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Shutdown or DACA. Should we care?

January 17, 2018

First a little unfinished business.

If you ever wondered why confidence in the media has slipped, or why people sneer derisively when they say the words “main stream media” you had only to watch the White House press briefing session by the White House physician yesterday to understand why. There was precious little journalism being practiced in that room.

OK, enough said on that subject.

Moving forward, the main topic of conversation today is will they or won’t they pass ANOTHER continuing resolution to keep paying the government’s bills, or will we see another government shutdown over DACA and immigration?

More to the point, does it really matter?

There have been 18 shutdowns since 1990. That’s more than one every two years, although the last one was in 2013. We’ve all survived each one.

Shutdowns say more about the failure of government to function than they do about the issues that precipitate them.

Congress has had since at least June 15, 2012 to deal with DACA. In fact, President Obama correctly noted that his action creating DACA on that date was occasioned solely by the failure of Congress to address the issue.

When President Trump overturned Obama’s executive memorandum, the one that even #44 called illegal, he also added a finite grace period, giving Congress a full six months to codify the Dream Act.

Yet here we are, once again having to deal with the incompetency and ineffectiveness of the people we elected to serve us.

Once again we are treated to the spectacle of political blackmail in action.

DACA has nothing to do with the budget. It is not even allied to overall immigration reform and funding. It is far more closely aligned to sanctuary policy than it is to either of the foregoing.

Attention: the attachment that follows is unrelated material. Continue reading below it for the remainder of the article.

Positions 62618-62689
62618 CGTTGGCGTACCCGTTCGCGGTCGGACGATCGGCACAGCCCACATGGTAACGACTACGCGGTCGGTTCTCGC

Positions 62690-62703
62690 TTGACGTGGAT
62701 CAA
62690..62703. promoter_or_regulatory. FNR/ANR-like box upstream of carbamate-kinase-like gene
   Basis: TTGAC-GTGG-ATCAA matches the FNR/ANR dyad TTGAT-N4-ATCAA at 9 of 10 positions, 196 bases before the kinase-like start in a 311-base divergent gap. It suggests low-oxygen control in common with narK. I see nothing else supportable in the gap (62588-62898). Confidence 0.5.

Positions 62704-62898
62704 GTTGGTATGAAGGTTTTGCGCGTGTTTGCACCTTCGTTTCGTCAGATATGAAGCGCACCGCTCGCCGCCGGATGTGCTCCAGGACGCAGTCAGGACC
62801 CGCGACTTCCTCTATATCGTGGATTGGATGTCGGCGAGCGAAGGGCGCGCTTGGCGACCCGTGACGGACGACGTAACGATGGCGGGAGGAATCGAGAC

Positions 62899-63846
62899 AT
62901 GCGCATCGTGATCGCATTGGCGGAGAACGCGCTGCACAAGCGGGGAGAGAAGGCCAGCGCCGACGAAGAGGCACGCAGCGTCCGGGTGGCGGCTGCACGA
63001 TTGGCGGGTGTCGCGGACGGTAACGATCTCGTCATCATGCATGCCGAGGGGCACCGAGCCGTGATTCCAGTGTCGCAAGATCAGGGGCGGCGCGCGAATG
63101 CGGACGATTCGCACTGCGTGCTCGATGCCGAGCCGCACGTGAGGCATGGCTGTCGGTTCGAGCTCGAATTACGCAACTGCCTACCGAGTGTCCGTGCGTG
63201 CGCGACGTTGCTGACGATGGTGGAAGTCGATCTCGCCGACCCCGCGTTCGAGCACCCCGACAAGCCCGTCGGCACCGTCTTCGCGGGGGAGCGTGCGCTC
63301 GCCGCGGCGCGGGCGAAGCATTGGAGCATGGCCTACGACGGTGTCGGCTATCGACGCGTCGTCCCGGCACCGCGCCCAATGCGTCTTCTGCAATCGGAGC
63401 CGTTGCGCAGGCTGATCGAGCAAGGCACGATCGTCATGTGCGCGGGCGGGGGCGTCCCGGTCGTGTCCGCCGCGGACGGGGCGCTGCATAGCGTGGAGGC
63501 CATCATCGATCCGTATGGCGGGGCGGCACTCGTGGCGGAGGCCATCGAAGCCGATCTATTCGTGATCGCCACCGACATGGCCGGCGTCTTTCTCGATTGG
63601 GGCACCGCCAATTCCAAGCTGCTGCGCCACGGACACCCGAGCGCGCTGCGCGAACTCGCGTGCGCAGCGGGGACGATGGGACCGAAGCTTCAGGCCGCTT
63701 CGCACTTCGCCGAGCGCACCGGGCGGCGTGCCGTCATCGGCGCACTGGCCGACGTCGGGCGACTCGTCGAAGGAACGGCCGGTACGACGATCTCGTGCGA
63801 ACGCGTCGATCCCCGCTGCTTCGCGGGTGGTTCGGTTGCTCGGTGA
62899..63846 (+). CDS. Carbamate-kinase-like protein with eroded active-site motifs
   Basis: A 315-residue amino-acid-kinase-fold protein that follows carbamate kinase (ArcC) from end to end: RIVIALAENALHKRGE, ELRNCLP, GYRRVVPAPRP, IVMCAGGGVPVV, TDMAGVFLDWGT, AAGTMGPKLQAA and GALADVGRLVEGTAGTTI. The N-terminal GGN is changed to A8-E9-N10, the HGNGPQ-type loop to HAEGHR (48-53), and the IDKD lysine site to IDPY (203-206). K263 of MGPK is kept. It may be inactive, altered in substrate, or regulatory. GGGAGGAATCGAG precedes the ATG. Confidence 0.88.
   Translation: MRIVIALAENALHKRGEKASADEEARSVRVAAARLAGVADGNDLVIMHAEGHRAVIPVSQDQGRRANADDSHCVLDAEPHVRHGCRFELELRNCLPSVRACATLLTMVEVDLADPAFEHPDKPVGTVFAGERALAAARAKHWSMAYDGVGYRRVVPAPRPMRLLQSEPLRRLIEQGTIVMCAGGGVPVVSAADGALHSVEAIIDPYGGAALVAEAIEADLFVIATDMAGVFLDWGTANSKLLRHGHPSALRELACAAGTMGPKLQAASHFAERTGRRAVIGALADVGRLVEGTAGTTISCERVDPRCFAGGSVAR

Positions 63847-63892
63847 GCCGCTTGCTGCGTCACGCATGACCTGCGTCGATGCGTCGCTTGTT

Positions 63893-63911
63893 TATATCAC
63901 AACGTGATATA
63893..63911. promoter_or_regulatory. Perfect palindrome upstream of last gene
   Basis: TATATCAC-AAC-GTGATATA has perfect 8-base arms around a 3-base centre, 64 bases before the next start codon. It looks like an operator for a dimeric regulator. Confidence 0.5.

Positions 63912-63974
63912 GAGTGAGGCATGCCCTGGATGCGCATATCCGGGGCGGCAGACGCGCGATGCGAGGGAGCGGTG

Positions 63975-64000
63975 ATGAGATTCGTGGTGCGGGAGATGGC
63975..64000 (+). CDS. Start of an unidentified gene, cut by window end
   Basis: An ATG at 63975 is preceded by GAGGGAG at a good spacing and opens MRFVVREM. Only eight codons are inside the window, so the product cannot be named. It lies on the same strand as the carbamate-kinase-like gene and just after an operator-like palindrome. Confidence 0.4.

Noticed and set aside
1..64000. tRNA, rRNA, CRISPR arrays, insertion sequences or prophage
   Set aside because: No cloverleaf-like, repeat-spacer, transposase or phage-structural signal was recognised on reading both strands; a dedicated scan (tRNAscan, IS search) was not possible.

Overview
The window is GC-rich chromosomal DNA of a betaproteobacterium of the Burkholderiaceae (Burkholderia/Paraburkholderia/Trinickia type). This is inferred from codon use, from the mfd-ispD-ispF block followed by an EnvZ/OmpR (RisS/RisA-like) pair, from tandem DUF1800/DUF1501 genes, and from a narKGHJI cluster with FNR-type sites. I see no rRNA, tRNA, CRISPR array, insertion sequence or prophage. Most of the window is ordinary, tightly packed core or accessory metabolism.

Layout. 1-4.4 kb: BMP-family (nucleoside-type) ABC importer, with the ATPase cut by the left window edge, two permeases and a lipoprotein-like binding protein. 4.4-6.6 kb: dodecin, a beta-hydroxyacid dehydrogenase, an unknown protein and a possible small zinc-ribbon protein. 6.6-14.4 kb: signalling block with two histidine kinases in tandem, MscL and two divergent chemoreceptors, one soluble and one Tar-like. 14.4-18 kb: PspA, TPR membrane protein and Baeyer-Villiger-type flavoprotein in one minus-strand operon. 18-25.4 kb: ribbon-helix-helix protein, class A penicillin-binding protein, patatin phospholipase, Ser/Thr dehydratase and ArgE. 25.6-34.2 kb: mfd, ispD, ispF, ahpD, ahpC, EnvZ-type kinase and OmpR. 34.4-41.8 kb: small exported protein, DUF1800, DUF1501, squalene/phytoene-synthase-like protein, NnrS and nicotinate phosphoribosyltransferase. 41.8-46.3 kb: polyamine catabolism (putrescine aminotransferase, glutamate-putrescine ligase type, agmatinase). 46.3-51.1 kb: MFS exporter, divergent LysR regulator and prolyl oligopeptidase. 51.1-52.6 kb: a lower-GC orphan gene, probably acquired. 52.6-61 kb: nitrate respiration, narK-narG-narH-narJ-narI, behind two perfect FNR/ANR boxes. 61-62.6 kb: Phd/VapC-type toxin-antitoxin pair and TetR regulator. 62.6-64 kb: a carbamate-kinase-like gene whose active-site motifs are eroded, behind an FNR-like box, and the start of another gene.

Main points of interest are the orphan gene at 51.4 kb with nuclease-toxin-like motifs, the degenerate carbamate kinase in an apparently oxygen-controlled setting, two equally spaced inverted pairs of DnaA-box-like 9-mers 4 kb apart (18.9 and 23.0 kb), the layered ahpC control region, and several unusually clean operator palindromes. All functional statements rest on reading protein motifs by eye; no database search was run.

They should be two separate discussions.

Americans as a whole have compassion for the spot the Dreamers are in, and thus over 70% support legitimizing DACA in law.

Being compassionate should not include being stupid. Even the more outspoken DACA supporters in the general public understand that this has to be a one-time thing. The more reserved supporters also fully understand that it also sends a signal to other countries that if dragging minors over the border worked this time, maybe it will work again.

Technically, every single Dreamer is legally deportable.  The fact that we may choose not to visit the sins of the fathers on the heads of their sons and daughters doesn’t change that.

Heartrending stories of young (and not-so-young) adults having to adjust to being deported to countries they know nothing about makes for sensational press but does nothing to change the law.

It is time to uncouple immigration policy reforms, including DACA, from the budget and spending process. The two are not mutually inclusive.

If your senator or representative fails to make that distinction, why would you vote for that person again?

From → op-ed

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